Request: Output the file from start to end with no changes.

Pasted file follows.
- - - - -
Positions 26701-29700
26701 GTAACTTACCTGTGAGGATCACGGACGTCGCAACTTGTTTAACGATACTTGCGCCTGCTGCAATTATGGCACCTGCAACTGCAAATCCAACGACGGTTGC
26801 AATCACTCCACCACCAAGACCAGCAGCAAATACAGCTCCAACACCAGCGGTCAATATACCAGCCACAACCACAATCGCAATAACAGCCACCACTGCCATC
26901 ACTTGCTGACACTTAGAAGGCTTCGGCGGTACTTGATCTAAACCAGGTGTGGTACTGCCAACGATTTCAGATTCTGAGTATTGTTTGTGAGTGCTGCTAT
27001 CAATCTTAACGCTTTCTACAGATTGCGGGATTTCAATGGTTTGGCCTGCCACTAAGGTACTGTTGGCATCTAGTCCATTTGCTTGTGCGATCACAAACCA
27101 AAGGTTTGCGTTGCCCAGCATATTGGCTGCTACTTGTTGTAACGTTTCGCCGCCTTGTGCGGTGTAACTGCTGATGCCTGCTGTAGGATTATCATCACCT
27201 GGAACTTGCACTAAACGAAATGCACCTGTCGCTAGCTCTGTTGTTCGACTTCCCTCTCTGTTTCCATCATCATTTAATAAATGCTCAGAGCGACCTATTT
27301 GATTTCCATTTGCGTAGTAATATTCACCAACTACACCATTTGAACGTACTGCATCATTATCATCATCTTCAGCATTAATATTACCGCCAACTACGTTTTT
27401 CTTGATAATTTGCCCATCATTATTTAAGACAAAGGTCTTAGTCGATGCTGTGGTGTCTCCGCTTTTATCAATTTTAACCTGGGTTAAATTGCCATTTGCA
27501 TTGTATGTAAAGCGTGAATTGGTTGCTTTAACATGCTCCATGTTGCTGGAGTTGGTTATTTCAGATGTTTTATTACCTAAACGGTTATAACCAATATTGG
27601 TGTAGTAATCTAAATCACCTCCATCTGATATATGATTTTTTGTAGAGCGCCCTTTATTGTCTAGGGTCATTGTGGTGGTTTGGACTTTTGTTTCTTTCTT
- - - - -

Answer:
Positions 26701-29700
26701 GTAACTTACCTGTGAGGATCACGGACGTCGCAACTTGTTTAACGATACTTGCGCCTGCTGCAATTATGGCACCTGCAACTGCAAATCCAACGACGGTTGC
26801 AATCACTCCACCACCAAGACCAGCAGCAAATACAGCTCCAACACCAGCGGTCAATATACCAGCCACAACCACAATCGCAATAACAGCCACCACTGCCATC
26901 ACTTGCTGACACTTAGAAGGCTTCGGCGGTACTTGATCTAAACCAGGTGTGGTACTGCCAACGATTTCAGATTCTGAGTATTGTTTGTGAGTGCTGCTAT
27001 CAATCTTAACGCTTTCTACAGATTGCGGGATTTCAATGGTTTGGCCTGCCACTAAGGTACTGTTGGCATCTAGTCCATTTGCTTGTGCGATCACAAACCA
27101 AAGGTTTGCGTTGCCCAGCATATTGGCTGCTACTTGTTGTAACGTTTCGCCGCCTTGTGCGGTGTAACTGCTGATGCCTGCTGTAGGATTATCATCACCT
27201 GGAACTTGCACTAAACGAAATGCACCTGTCGCTAGCTCTGTTGTTCGACTTCCCTCTCTGTTTCCATCATCATTTAATAAATGCTCAGAGCGACCTATTT
27301 GATTTCCATTTGCGTAGTAATATTCACCAACTACACCATTTGAACGTACTGCATCATTATCATCATCTTCAGCATTAATATTACCGCCAACTACGTTTTT
27401 CTTGATAATTTGCCCATCATTATTTAAGACAAAGGTCTTAGTCGATGCTGTGGTGTCTCCGCTTTTATCAATTTTAACCTGGGTTAAATTGCCATTTGCA
27501 TTGTATGTAAAGCGTGAATTGGTTGCTTTAACATGCTCCATGTTGCTGGAGTTGGTTATTTCAGATGTTTTATTACCTAAACGGTTATAACCAATATTGG
27601 TGTAGTAATCTAAATCACCTCCATCTGATATATGATTTTTTGTAGAGCGCCCTTTATTGTCTAGGGTCATTGTGGTGGTTTGGACTTTTGTTTCTTTCTT